- Quinnipiac men’s basketball finalizes 2018-19 schedule
- Quinnipiac men’s basketball unveils non-conference slate
- Quinnipiac women’s basketball announces non-conference schedule
- New QCards show more face and less branding for easier identification
- President Judy Olian to ‘shape Quinnipiac’s bright future’ with students
- Quinnipiac men’s ice hockey releases 2018-19 schedule
- Sleeping Giant State Park closed indefinitely after tornado damage
- Quinnipiac partners with People’s United Bank
- Quinnipiac baseball secures 2-1 series win against Niagara
- Former Quinnipiac men’s ice hockey player Connor Clifton signs with the Boston Bruins
Lahey: “Core education will not be reduced in any way”
The current recession has taken a heavy toll on Quinnipiac University’s financial situation–one of about $50 million. The university’s endowment went from $225 million to $175 million over the past year, a drop of about 20 percent.
Because of the financial blow, President John L. Lahey imposed the first hiring freeze of his 22-year tenure as president. Also, Quinnipiac is considering utilizing a waiting list for next year as applications have gone up seven percent. They expect 17,000 application for the 1,600 seats in the freshman class.
While Lahey has asked his Cabinet members, which include senior vice president for academic and student affairs Mark Thompson and vice president and dean of students Manuel Carreiro, to submit what they would recommend to cut in their respective programs, Lahey made it clear that no budget has been finalized.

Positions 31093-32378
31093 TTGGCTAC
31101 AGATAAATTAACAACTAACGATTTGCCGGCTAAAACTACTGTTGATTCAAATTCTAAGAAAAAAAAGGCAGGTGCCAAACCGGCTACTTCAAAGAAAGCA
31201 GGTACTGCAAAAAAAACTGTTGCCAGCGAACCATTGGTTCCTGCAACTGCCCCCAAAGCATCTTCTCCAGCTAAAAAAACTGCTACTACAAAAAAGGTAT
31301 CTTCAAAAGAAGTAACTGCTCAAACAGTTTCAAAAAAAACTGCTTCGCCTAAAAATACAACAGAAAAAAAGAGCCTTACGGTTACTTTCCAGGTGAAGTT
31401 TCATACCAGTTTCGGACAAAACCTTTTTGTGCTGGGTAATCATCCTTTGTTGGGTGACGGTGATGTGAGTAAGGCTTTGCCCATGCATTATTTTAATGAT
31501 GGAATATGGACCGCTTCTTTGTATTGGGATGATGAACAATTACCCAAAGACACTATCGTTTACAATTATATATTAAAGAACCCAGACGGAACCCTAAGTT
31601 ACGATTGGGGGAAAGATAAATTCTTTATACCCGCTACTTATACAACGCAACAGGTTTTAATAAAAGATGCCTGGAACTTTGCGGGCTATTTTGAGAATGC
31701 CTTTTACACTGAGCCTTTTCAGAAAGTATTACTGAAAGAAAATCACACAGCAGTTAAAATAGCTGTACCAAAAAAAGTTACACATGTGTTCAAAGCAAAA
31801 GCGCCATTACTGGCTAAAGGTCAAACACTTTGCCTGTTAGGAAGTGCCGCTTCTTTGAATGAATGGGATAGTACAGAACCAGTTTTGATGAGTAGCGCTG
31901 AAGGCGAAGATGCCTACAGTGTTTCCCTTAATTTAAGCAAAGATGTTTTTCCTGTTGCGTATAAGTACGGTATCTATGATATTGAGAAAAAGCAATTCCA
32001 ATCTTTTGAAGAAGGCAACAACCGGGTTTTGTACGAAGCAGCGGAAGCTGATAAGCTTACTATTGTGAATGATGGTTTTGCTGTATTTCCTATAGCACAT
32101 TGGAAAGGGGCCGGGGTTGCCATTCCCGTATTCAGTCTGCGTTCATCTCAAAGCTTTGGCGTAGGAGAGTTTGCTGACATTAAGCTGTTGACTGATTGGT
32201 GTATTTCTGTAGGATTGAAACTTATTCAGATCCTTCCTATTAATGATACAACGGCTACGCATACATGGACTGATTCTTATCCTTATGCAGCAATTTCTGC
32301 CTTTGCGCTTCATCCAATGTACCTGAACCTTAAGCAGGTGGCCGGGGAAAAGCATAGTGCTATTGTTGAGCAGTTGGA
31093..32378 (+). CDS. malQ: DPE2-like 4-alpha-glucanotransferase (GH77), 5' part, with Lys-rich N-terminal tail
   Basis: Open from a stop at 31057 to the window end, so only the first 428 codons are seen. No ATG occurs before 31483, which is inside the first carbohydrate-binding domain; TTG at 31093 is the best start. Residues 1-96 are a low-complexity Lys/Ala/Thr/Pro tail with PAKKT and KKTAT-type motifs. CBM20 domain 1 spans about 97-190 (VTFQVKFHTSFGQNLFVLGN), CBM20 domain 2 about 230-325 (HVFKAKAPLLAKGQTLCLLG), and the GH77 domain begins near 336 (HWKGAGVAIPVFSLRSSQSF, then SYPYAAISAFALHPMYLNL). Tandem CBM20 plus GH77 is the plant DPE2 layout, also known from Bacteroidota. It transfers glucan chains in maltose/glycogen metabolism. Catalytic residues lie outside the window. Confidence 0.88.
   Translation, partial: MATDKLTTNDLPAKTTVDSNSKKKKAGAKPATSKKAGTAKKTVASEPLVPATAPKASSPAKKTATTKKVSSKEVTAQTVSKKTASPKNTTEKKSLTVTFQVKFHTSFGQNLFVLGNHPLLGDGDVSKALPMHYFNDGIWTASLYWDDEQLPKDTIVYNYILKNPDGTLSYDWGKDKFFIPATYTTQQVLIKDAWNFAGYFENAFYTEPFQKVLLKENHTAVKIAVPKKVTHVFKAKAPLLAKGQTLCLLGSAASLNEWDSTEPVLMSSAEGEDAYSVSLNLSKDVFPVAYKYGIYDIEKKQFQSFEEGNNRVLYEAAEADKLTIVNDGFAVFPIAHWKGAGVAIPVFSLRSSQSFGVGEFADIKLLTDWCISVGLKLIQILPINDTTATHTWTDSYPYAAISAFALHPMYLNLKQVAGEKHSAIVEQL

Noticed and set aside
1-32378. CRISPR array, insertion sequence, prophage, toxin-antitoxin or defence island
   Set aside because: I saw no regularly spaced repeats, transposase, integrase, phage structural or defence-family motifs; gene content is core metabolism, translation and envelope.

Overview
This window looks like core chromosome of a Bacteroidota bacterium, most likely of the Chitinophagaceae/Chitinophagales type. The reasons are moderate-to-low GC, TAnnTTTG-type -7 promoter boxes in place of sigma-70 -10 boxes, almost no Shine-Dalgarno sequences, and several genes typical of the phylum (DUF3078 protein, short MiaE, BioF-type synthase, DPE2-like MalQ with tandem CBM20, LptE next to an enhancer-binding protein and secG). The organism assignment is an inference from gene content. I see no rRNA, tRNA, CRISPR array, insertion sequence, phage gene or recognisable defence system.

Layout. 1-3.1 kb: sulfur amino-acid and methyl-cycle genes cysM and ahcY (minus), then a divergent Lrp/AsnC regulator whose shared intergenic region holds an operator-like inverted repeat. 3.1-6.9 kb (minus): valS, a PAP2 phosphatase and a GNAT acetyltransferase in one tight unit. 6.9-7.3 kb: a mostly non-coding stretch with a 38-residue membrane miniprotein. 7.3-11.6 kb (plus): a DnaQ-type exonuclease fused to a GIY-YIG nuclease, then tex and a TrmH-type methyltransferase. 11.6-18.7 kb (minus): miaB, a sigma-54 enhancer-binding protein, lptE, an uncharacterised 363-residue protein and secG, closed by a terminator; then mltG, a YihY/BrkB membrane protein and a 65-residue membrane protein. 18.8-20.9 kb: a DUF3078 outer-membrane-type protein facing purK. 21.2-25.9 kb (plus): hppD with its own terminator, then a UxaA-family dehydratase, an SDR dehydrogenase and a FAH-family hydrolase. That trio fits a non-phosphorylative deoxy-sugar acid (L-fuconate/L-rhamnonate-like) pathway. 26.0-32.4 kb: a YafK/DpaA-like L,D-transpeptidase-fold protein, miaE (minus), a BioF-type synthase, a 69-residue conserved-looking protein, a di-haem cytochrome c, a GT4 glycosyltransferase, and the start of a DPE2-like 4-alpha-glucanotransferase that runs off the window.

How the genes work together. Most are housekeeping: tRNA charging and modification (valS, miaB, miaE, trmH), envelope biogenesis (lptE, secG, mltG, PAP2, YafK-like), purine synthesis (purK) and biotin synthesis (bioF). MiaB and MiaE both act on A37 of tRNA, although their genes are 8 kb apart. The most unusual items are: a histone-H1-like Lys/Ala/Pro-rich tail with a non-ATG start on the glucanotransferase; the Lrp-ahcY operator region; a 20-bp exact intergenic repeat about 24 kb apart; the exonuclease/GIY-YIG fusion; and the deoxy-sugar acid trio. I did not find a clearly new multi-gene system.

“We have to expect, plan for and budget with the worst in mind,” Lahey told the Chronicle Wednesday afternoon. “It’s a lot easier to add to the budget in September than to take away from it.”
Lahey said that advertising, the Polling Institute, and publications were likely to face the major cuts while academic budgets would be the least impacted.
“This will have no negative effect on the level of education,” he said. “Core education will not be reduced in any way.”
Lahey also noted that with the rise in financial aid, it would take up its largest percentage of the school’s budget ever. He expected that much of the increased funds would go towards need-based financial aids.
“It’s certainly a challenge,” he said. “But we have to be prudent and fiscally conservative.”